|Publication number||US4225403 A|
|Application number||US 06/013,639|
|Publication date||Sep 30, 1980|
|Filing date||Feb 21, 1979|
|Priority date||Feb 21, 1979|
|Also published as||CA1132094A1, EP0015125A1|
|Publication number||013639, 06013639, US 4225403 A, US 4225403A, US-A-4225403, US4225403 A, US4225403A|
|Inventors||Harold A. Arbit|
|Original Assignee||Mobil Oil Corporation|
|Export Citation||BiBTeX, EndNote, RefMan|
|Non-Patent Citations (2), Referenced by (7), Classifications (13)|
|External Links: USPTO, USPTO Assignment, Espacenet|
1. Field of the Invention
This invention is directed to improving the properties of films of p-methylstyrene polymers and copolymers by irradiation.
2. Description of the Prior Art
Insofar as is now known, the process described in this application has not been proposed.
This invention provides a method for improving properties of thermoplastic films that comprises irradiating films of poly(p-methylstyrene), of p-methylstyrene copolymers with acrylonitrile, or of high impact poly (p-methylstyrene) with ionizing radiation at a dosage between about 30 megarads and about 70 megarads (preferably between about 40 megarads and about 60 megarads), whereby said films are heat resistant and have increased tensile properties at elevated temperatures.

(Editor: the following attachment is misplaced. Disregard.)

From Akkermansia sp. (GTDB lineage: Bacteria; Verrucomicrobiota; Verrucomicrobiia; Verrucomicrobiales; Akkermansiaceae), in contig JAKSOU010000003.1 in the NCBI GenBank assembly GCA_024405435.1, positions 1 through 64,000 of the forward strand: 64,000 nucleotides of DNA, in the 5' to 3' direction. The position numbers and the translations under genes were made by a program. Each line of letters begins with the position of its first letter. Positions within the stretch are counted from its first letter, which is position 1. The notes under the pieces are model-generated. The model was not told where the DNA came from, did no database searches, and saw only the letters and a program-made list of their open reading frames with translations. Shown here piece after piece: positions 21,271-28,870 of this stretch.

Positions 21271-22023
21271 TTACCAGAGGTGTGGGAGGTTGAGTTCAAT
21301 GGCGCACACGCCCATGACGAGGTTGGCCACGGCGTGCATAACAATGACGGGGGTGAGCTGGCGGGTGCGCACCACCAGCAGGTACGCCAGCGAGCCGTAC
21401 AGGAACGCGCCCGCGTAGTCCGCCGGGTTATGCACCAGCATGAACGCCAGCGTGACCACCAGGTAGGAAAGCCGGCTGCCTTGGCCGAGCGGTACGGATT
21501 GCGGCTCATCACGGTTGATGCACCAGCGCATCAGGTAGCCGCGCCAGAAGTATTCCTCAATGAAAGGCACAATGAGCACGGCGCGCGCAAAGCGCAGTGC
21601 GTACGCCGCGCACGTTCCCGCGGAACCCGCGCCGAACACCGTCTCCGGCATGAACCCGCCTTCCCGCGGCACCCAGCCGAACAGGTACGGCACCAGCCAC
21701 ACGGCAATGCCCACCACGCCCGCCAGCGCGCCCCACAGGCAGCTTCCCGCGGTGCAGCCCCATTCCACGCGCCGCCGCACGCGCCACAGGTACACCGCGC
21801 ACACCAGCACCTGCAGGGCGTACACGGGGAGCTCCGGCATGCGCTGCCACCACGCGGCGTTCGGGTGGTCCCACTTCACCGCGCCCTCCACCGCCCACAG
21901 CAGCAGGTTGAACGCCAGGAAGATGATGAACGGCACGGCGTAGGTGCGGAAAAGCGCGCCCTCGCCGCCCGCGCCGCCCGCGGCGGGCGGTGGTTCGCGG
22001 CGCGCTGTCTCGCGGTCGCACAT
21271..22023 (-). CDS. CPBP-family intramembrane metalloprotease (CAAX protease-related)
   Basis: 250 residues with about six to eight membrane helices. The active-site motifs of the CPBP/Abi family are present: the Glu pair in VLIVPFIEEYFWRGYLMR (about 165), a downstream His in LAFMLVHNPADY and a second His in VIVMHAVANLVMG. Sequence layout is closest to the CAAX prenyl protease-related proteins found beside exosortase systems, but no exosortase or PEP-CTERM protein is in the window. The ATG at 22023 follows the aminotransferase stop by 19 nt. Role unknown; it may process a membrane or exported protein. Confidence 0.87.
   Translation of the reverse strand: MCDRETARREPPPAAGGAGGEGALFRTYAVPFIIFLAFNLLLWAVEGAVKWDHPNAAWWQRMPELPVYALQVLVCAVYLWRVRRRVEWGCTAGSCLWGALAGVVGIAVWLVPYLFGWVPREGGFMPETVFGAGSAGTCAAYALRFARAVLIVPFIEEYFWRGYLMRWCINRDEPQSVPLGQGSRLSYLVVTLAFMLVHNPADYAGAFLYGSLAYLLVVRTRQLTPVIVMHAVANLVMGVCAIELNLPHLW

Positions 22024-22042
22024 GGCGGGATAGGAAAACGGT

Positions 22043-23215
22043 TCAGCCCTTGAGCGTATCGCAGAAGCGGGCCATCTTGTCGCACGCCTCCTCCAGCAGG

The drawing presents a curve showing the graphic relationship between the megarads of radiation dosage and the degree of cross-linking as measured by percent gelation.
The monomer used in preparing the homopolymer or copolymers from which the films are prepared in accordance with this invention is p-methylstyrene. It is within the contemplation of this invention to use mixtures of methylstyrene rich in p-methylstyrene. Such mixtures contain at least about 95 weight percent, preferably 97-99 weight percent, p-methylstyrene and less than 0.1 weight percent o-methylstyrene with the balance being m-methylstyrene. A typical mixture contains, by weight, about 95 percent p-methylstyrene, about 5 percent m-methylstyrene, and about 0.05 percent o-methylstyrene. The mixtures are obtained by catalytic dehydrogeneration of the mixtures of ethylmethyl benzene isomers described in U.S. Pat. No. 4,086,287 to which reference is made.
The polymers contemplated herein are p-methylstryene or p-methylstyrene-rich isomer mixture homopolymer or their copolymers that are analogous to the well known styrene-acrylonitrile copolymers (about 70% styrene and about 30% acrylonitrile) and high impact polystrene, i.e., p-methylstyrene-acrylonitrile copolymers and high impact poly(p-methylstryene). The polymerization reaction is carried out by using methods and catalysts well known in the art for polymerizing styrene. The reaction can be carried out in solution, bulk, suspension, or emulsion.
The films that are contemplated herein can be produced by any of the well known methods for producing films, such as by casting, blowing, and slot extrusion.